And The Wind Waker did prove to be a Frustrating experience from time to time. I had to repeat the first rope-swinging tutorial with Niko more times than I ever expected to, I was hopelessly lost for two hours when trying to find the Ghost Ship for the final Triforce Chart until I used Zelda Informer’s Walkthrough of The Wind Waker to help me, and as much as I enjoyed the fight with Puppet Ganon, I found his final form to be almost unbearably difficult. But overall, it was a very positive experience for me.
So the bottom line on Frustration and Joy in The Wind Waker is it turned out to contain the most Joyful moments out of the games in this audit, and it is tied with Twilight Princess for the fewest Frustrating moments. However, those achievements are unlikely to mean anything when I decide which of these Zelda games holds the player’s hand the most or least.
During my playthrough of The Wind Waker, I counted 50 Cutscenes, which is fewer than any other Zelda game in this audit. However, when accounting for the amount of time each playthrough took, The Wind Waker’s average of 1.63 Cutscenes per hour is edged out by Skyward Sword’s 1.4 Cutscenes per hour.
However, the Cutscenes in The Wind Waker were unevenly distributed throughout the game. In fact, 74% of all Cutscenes in The Wind Waker took place over three relatively distinct sections of the game around the beginning, middle, and end of The Wind Waker’s narrative. I had witnessed 12 Cutscenes by the time Link finally left Windfall Island for the first time, which was barely two hours into my playthrough. Fifteen Cutscenes took place between the start of the quest to find Jabun, and the moment I left Tetra at Hyrule Castle, and another 10 Cutscenes were packed into the final 104 minutes of my playthrough. The remaining 13 Cutscenes in The Wind Waker were sprinkled between these three narrative-heavy segments, and included several lengthy stretches without any Cutscenes at all.
I should also address that I was asked over social media about the reasons why I include a counter for Cutscenes in this audit. I want to clarify that not all Cutscenes are inherently handholding elements of a game, nor do a higher number of Cutscenes in a video game mean that the game is of lower quality or caters to a less sophisticated gaming audience. Cutscenes serve a wide variety of purposes in video games: they can be a reward for completing challenges; sometimes they can convey points of a game’s narrative more coherently than gameplay alone can; they can teach the player about important things they must know or should be aware of while playing the game; and much more.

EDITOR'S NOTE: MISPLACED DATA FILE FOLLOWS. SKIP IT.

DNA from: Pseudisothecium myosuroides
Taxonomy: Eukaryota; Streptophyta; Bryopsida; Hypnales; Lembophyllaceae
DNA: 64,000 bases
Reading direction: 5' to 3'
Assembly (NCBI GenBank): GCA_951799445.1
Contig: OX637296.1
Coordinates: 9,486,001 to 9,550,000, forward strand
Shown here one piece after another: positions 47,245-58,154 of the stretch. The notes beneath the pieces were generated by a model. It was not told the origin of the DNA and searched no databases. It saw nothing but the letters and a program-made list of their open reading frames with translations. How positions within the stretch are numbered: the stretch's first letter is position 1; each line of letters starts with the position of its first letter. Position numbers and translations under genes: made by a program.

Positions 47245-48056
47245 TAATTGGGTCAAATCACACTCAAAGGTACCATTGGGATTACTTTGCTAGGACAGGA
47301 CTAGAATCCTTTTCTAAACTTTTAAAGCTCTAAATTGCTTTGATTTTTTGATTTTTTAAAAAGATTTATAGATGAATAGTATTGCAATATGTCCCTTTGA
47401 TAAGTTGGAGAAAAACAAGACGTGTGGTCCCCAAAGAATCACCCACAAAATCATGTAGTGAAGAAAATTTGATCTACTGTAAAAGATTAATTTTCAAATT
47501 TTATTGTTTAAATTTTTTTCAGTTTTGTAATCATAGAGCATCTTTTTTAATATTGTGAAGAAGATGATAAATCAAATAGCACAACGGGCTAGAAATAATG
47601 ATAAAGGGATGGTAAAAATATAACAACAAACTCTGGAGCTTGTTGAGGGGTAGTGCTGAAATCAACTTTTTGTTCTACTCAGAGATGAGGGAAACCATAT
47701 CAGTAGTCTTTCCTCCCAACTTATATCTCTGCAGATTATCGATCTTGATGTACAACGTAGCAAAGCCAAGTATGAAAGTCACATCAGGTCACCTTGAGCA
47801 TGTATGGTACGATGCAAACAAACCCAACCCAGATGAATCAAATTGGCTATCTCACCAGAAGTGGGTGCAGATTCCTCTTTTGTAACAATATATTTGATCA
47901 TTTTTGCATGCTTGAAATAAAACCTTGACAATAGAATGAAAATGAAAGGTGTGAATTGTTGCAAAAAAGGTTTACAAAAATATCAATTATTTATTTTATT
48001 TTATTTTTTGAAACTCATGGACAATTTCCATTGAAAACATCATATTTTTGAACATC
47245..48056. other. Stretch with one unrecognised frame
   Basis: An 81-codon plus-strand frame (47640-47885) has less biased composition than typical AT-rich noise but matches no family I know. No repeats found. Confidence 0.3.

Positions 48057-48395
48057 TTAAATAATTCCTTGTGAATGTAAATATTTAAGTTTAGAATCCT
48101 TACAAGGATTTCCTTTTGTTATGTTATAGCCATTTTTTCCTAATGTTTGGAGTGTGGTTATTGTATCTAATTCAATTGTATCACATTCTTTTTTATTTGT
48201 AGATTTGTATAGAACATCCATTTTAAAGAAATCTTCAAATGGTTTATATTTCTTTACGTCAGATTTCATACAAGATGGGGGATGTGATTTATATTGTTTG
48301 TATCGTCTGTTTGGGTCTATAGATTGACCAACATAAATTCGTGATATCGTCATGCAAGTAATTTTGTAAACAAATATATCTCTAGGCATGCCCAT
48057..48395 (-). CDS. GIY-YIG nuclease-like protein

However, with some exceptions, Cutscenes in general interrupt or limit the player’s control over events on the screen. And this is certainly the case is many Zelda games.
One of the key arguments against handholding in video games is they strip away player agency. A puzzle is no fun to solve if someone tells you exactly how to solve it, for one of the main reasons why solving a puzzle is a fun thing to do is the sense of fulfillment and accomplishment we experience when we solve the puzzle ourselves.
Solving a puzzle is not satisfying on its own, but overcoming the challenge of solving a puzzle is. Handholding removes or mitigates the challenge and, conversely, the satisfaction we experience when the puzzle is solved.